New guideline recommends blood and stool tests for monitoring ulcerative colitis


In new evidence-based guidelines, the American Gastroenterological Association (AGA) recommends non-invasive biomarkers as a first-line strategy for monitoring many patients with ulcerative colitis (UC). These guidelines were published today in Gastroenterology.

The AGA guidelines outline use cases for three biomarkers that provide accurate insights into ulcerative colitis disease activity: serum C-reactive protein (CRP) (blood), fecal calprotectin (stool) and fecal lactoferrin (stool).

“For decades we have regarded endoscopy as the gold standard for monitoring ulcerative colitis and detecting bowel inflammation, but repeated endoscopic assessment is invasive, expensive and often impractical,” says guideline author Siddarth Singh, MD, MS, University of California, San Diego. “Not only are biomarkers accurate, but they provide patients with a cheaper and more convenient option of monitoring to ensure medications are working and ultimately keeping their disease well-managed.”

AGA recommends a monitoring strategy that integrates non-invasive biomarkers for patients with ulcerative colitis in remission (no current symptoms) as well as those with current symptoms.

Patients with ulcerative colitis in symptomatic remission:

  • Perform interval biomarker monitoring every six to 12 months.
  • AGA recommends stool-based biomarkers over blood testing.
  • If biomarkers are normal, AGA suggests continuing biomarker monitoring and avoiding routine endoscopic assessment.
  • If biomarkers are elevated, AGA suggests endoscopic assessment by a gastroenterologist.
  • Listen to your body! Talk to your doctor about any new symptoms.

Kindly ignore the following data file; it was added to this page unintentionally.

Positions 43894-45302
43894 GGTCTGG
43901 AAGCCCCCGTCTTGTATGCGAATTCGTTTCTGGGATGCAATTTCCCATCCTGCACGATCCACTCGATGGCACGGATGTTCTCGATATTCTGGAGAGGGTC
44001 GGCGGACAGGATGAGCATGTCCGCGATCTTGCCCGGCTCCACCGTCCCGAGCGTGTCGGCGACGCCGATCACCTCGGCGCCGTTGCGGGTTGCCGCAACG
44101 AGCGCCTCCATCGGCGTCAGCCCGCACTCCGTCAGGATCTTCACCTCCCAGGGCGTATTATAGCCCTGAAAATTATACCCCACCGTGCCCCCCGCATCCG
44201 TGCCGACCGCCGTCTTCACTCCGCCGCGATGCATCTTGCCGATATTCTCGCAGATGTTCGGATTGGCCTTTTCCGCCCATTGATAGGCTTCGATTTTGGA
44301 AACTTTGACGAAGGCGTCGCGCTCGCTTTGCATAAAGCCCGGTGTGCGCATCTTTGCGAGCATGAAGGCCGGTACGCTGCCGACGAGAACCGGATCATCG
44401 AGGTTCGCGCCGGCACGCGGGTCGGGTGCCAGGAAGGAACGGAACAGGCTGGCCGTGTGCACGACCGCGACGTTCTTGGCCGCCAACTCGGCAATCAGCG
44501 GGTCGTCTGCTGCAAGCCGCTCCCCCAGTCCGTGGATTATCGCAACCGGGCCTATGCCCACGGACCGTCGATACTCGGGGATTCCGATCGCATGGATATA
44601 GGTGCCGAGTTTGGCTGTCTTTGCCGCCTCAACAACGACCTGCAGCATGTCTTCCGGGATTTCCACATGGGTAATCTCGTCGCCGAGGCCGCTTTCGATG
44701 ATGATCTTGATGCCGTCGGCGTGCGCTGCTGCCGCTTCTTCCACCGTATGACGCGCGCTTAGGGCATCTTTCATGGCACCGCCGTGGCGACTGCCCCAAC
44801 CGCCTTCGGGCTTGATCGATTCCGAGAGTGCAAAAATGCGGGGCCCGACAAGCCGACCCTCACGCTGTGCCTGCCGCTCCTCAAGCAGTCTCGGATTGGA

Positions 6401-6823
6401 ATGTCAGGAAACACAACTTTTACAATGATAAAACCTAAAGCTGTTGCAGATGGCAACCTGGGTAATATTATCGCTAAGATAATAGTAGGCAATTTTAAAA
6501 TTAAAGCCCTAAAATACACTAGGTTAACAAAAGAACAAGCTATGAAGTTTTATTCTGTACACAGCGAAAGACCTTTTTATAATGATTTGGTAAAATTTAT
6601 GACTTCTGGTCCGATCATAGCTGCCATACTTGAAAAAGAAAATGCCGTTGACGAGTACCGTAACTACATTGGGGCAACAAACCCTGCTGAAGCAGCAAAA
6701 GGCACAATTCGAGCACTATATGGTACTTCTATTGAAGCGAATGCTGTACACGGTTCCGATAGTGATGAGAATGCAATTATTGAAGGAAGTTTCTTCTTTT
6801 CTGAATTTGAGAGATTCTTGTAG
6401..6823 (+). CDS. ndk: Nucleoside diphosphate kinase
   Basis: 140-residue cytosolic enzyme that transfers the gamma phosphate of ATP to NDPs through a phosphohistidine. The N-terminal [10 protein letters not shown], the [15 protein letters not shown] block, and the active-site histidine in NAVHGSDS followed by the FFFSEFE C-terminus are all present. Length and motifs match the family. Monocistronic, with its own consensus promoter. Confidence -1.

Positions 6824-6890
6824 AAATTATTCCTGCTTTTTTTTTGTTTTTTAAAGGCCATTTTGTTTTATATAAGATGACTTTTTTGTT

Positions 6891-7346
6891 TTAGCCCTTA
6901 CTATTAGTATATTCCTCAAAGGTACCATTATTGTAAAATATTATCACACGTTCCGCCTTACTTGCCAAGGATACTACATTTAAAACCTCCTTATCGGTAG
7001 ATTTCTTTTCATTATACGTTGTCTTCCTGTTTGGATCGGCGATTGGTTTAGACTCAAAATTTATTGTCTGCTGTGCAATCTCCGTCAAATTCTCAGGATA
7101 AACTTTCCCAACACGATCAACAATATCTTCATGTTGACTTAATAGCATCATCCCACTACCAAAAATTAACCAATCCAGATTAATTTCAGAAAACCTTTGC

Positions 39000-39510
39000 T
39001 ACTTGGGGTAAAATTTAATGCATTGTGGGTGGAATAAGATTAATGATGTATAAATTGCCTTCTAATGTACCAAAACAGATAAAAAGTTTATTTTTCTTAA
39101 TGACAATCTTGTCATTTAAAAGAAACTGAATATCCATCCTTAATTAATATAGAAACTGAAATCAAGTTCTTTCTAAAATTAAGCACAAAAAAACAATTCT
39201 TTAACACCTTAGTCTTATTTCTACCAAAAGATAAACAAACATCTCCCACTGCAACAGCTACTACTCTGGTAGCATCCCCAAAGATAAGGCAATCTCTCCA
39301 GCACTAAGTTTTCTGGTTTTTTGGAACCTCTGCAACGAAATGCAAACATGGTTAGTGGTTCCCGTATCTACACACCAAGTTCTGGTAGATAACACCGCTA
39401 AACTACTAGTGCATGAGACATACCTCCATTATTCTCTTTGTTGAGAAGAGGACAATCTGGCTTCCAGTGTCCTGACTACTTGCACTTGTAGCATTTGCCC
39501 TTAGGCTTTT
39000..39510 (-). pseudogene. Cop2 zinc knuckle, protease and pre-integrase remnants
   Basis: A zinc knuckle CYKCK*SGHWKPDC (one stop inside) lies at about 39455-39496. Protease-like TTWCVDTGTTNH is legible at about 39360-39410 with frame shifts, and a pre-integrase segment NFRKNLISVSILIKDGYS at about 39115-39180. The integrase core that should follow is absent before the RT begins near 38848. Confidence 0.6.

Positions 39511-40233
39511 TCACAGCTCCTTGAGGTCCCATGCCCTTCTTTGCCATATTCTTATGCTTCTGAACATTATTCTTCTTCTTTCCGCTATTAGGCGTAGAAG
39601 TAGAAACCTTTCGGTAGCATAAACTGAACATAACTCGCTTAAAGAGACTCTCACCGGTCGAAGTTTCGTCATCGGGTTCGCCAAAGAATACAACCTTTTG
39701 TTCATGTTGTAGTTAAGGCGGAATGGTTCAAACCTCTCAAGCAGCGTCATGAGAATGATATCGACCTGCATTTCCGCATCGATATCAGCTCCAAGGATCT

Patients with symptomatically active ulcerative colitis:

  • Biomarker testing should be the first step to determine the need for endoscopic assessment.
  • For patients with mild symptoms who have normal or elevated biomarkers, AGA suggests endoscopic assessment by a gastroenterologist.
  • For patients with moderate to severe symptoms who have normal biomarkers, AGA suggests endoscopic assessment by a gastroenterologist.
  • For patients with moderate to severe symptoms and elevated biomarkers, AGA suggests treatment adjustment and avoiding endoscopic assessment.

With AGA guidelines guiding the use of noninvasive biomarkers, physicians can confidently offer a more convenient and closer monitoring option for their patients.

“Currently biomarkers are considered experimental by insurers,” adds guideline author Ashwin N. Ananthakrishnan, MBBS, MPH, Massachusetts General Hospital. “This guideline is a major step in showing the value of noninvasive biomarkers and the importance of insurers covering biomarker monitoring to improve patient satisfaction and clinical outcomes.”

AGA will advocate for all insurers to cover the cost of biomarker testing in ulcerative colitis.

About ulcerative colitis

Ulcerative colitis is one of the two main types of inflammatory bowel diseases and is more common than Crohn’s disease. It causes inflammation (swelling) and sores (called ulcers) in the large intestine (colon and rectum) and may affect part or all the large intestines. Ulcerative colitis can happen at any age, but it is more likely to develop in people between the ages of 15 and 30, or older than 60 years of age.

More information:
Siddharth Singh et al, AGA Clinical Practice Guideline on the Role of Biomarkers for the Management of Ulcerative Colitis, Gastroenterology (2023). DOI: 10.1053/j.gastro.2022.12.007

Clinical Decision Support Tool: Role of Biomarkers for Ulcerative Colitis, Gastroenterology (2023). DOI: 10.1053/S0016-5085(23)00066-5

Spotlight: Role of Biomarkers for Ulcerative Colitis, Gastroenterology (2023). DOI: 10.1053/S0016-5085(23)00068-9

Journal information:

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